Conflict Diamonds

One of the hottest trends in jewelry right now is blood diamonds. Its rareness makes it a favorite amongst many people, and its unique colors can be found in different hues such as pink, green, red and more. In addition, the blood diamond has a history that goes back to ancient times and even before. However, there are also many claims that it has caused war and destabilization. Despite this, the legal diamond trade has provided millions of jobs and is a huge source of income for some of the world’s largest countries. Read on to learn more about this controversial gem.

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Conflict diamonds are mined in areas controlled by forces opposed to the legitimate, internationally recognized government of a country

A conflict diamond is a rough diamond mined in an area that is in a state of armed conflict or is controlled by forces that are opposed to the legitimate government of a country. These diamonds are sold to fund military action in opposition to the government. They are often purchased in neighboring countries.

The conflict diamond issue is important because it has had an effect on the region’s stability. Millions of people have been displaced. It has also played a role in the illegal trade of weapons and diamonds.

In Sierra Leone, a civil war raged for over a decade, killing over 50,000 people. Most of the victims were young people. Many of them did not know why the conflict was happening.

Conflict diamonds cause destabilization and war

Conflict diamonds, also called blood diamonds, are diamonds mined during civil wars in Africa. They are sold to finance insurgency and terrorism.

The trade in these stones has gained international attention in recent years. However, the industry is shrouded in secrecy and is highly unregulated. It is estimated that roughly 20 percent of the rough diamond trade is illicit.

In order to combat this trade, the United Nations adopted the Kimberly Process Certification Scheme. This is a three-step verification process that requires member countries to certify that diamonds they buy are “conflict free.” The scheme is aimed at stopping diamonds from conflict zones from entering the global diamond market. Currently, over 80 nations adhere to the scheme.

Conflict diamonds are stolen during shipment or seized during shipment

If you are buying an ethical engagement ring, you need to be aware of the source of the diamond you are purchasing. Often, diamonds are illegally traded to fund conflict in war-torn areas. This is referred to as a blood diamond.

Blood diamonds are rough diamonds that are sold to finance civil wars, terrorism and warlord activities. They are also smuggled into the international diamond trade.

Conflict diamonds are the result of human rights abuses and smuggling. These gems have been mined during conflicts in countries such as Sierra Leone, the Democratic Republic of Congo, and Angola.

The blood diamond trade has been linked to human rights violations such as rapes, murders, and forced labor. However, it has been difficult for the diamond industry to respond effectively to this issue. Some jewelers offer diamonds that are labeled “conflict-free,” but that rely on the Kimberley Process Certification Scheme (KPCS).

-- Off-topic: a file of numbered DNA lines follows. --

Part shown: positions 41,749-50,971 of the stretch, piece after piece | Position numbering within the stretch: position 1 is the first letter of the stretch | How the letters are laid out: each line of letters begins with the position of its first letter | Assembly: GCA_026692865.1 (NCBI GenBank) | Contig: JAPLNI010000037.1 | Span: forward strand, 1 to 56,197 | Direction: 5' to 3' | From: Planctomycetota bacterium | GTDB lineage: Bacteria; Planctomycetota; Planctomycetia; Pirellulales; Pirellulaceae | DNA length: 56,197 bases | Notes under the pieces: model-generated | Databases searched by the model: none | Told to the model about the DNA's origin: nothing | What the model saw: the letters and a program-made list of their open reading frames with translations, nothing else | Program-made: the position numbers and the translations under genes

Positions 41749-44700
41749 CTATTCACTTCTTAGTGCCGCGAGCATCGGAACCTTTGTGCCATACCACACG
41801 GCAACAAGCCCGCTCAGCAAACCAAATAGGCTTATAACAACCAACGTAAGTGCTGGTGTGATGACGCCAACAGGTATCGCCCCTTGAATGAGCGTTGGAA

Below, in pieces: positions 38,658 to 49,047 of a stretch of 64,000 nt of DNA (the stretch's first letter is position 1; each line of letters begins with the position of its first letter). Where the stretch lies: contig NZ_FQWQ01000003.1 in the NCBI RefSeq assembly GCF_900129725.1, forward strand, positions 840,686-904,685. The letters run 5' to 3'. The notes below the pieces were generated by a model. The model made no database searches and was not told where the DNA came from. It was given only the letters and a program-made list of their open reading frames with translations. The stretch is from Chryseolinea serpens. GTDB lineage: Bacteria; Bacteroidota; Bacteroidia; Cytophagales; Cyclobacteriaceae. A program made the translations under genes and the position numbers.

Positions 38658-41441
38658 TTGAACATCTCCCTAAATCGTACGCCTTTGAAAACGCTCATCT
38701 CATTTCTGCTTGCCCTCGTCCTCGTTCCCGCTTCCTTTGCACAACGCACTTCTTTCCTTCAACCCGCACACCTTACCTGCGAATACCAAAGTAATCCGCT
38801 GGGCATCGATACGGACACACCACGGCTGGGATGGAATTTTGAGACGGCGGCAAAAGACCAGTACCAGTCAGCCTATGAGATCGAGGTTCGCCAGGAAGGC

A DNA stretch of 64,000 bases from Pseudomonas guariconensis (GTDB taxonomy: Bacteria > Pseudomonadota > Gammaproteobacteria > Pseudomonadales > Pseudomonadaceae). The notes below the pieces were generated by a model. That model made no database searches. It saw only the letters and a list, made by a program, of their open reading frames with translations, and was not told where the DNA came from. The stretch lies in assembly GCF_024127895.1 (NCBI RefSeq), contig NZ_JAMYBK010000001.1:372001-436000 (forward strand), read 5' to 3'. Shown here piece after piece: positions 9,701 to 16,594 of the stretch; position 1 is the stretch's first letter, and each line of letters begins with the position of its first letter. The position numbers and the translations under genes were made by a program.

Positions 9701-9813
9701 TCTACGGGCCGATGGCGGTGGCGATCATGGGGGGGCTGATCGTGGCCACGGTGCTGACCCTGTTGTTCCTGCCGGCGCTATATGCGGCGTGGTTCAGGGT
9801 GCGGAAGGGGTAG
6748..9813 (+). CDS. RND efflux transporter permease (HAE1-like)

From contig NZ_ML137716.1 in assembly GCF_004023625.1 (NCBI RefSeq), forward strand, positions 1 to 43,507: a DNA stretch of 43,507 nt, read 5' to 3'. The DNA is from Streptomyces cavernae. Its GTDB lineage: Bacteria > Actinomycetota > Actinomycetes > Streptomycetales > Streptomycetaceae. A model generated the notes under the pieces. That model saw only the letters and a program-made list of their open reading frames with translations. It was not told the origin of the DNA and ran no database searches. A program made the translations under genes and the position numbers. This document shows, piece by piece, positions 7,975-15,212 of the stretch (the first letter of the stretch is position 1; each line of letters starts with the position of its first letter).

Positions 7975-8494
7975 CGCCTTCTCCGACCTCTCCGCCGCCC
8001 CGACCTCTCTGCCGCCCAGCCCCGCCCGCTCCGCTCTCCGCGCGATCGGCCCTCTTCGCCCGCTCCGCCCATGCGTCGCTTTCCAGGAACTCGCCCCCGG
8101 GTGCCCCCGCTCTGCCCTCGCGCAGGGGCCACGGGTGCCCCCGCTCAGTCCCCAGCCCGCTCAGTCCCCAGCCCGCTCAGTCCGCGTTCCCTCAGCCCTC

The KPCS is an internationally recognized certification system that imposes rigorous requirements on members. These requirements prevent conflict diamonds from entering the legitimate trade.

Conflict diamonds are rare in the U.S.

The Kimberley Process (KP) is a joint initiative of the United Nations and the diamond industry to stem the flow of conflict diamonds. The goal of the KP is to ensure that rough diamonds from areas that have been involved in wars or have been used to fund military action against legitimate governments are not sold into the international market. However, KP’s definition of a conflict diamond is a narrow one. This leaves diamonds tainted by other forms of violence to enter the market certified ‘conflict free’.

Over the past few years, there has been a growing concern about the blood diamond trade in Africa. Many countries, including Liberia, Angola, and Sierra Leone, have been linked to the trade over the years.

Legal diamond trade provides jobs for over 10 million workers

The diamond trade is a legitimate one that provides jobs for over 10 million workers in a range of countries. It is also a source of revenue for many social services. This includes health care, education, and infrastructure. But the industry still suffers from serious human rights violations.

For years, the diamond industry has been criticized for its role in funding bloody conflicts. Blood diamonds are smuggled into the international diamond trade, and often sold as legitimate gems. They are also used by rebels to fund military operations.

There are several organizations that work to prevent the trade in tainted diamonds. In particular, the Kimberley Process Certification Scheme controls the import and export of rough diamonds.

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